The mother of a toddler paralyzed from the waist down since birth is “heartbroken” because she says she can’t convince her insurance company that her son needs a wheelchair to learn how to be more independent.
Aubrey Allred, 29, of Kingsbury, Calif., told FoxNews.com Friday she wanted to get her son, 2, a wheelchair, but insurance giant Anthem Blue Cross refused because he is too young. The boy, Crue, zooms around now in a Zipzac, a miniature wheelchair that sits low to the ground and gets stuck on sidewalk cracks. Mom said Crue is ready for an upgraded set of wheels, if only the insurer would relent.
“I was heartbroken,” Allred said of the denial. “I probably cried for two days. They are saying my son is not old enough to be independent. I feel just because my son has a disability doesn’t mean he doesn’t have the right to be independent.”
"They are saying my son is not old enough to be independent."
Crue was born with spina bifida, but that has not stopped him from trying to have as normal a life as possible. She is a stay-at-home mom with another son, Easton, 8. Her husband Joe is a lineman for an electric utility company.
Allred said her son, named after the band Motley Crue, is a special boy with a “sweet spirit about him.” She and her husband are determined to show the boy that he can do whatever he wants in life. That has included taking him to play sled ice hockey and other sports. Once they went rock-climbing.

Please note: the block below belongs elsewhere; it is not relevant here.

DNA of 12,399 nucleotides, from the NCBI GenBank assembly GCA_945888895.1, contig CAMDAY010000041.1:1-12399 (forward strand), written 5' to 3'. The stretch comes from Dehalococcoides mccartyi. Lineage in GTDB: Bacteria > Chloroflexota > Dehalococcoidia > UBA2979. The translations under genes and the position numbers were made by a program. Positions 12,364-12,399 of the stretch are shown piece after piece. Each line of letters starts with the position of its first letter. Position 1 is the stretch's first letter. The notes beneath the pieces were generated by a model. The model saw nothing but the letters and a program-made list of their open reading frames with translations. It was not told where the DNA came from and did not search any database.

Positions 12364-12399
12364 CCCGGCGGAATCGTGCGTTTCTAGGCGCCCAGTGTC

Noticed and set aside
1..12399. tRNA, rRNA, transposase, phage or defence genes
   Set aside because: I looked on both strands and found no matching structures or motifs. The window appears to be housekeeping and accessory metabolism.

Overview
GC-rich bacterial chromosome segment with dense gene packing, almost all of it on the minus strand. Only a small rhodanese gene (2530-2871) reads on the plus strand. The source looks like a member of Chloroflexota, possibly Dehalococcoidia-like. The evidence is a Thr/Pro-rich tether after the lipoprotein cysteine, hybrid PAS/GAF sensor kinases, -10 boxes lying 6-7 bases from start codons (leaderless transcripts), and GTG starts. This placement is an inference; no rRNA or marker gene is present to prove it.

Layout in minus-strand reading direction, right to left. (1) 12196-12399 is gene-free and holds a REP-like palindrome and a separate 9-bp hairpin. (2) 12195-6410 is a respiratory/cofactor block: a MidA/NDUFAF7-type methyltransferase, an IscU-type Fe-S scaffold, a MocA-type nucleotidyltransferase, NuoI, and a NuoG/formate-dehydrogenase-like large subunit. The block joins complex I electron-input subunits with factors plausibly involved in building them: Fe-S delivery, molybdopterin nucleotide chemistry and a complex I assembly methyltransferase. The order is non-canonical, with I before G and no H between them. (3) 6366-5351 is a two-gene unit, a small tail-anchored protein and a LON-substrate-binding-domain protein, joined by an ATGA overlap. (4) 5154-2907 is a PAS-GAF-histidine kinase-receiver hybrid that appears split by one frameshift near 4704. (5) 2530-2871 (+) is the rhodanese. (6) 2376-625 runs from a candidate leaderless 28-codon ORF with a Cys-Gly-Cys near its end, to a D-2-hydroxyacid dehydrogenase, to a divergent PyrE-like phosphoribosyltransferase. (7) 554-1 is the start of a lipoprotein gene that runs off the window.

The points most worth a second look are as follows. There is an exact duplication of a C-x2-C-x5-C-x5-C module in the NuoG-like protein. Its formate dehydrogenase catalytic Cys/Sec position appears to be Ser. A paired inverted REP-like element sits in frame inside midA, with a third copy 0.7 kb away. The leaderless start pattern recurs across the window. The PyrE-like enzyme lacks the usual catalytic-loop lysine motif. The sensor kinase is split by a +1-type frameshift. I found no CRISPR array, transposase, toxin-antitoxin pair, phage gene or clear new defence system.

“He was a little afraid at first, but when he saw everyone else, he was bound and determined to climb,” she said. “It was just awesome to see him do it and to see all the people who were there cheering him on.”
Allred said Anthem rejected their claim for a wheelchair in October. “They’re telling me he’s 2, stick him in a stroller and he’ll be fine,” she said. She said she was also told Crue would be eligible for a wheelchair when he is 5.
Allred said a resubmitted claim was rejected a few weeks ago, prompting her to go on Facebook to voice her frustration.
“Yes, Crue is only 2 but his mobility shouldn’t be determined by a doctor that works for the insurance company who has never met him,” she wrote. “Crue is such an amazing and determined little boy, and is capable of a lot more than they think.”
A close friend who saw the Facebook post started a GoFundMe page to help raise the $6,000 needed to get Crue a wheelchair. By Friday, 162 people had chipped in more than $8,800. The Zipzac cost $1,100, an expense not covered by insurance.
“It’s amazing,” Allred said of the donations. “I get teary-eyed thinking about it.”
Anthem is blaming Allred’s doctor for failing submit necessary documentation in a timely fashion.
“Our records reflect that claim was denied because their doctor, despite efforts by Anthem to obtain this information, did not provide necessary documentation before the legal deadline to process a claim expired,” spokesman Darrel Ng said in an email to FoxNews.com.
Ng said Allred can appeal the decision and can also ask state regulators to investigate.
Allred disputed Anthem’s explanation. She said she would continue to fight on behalf of her son.
“I will appeal,” she said. “It’s not right what they did.”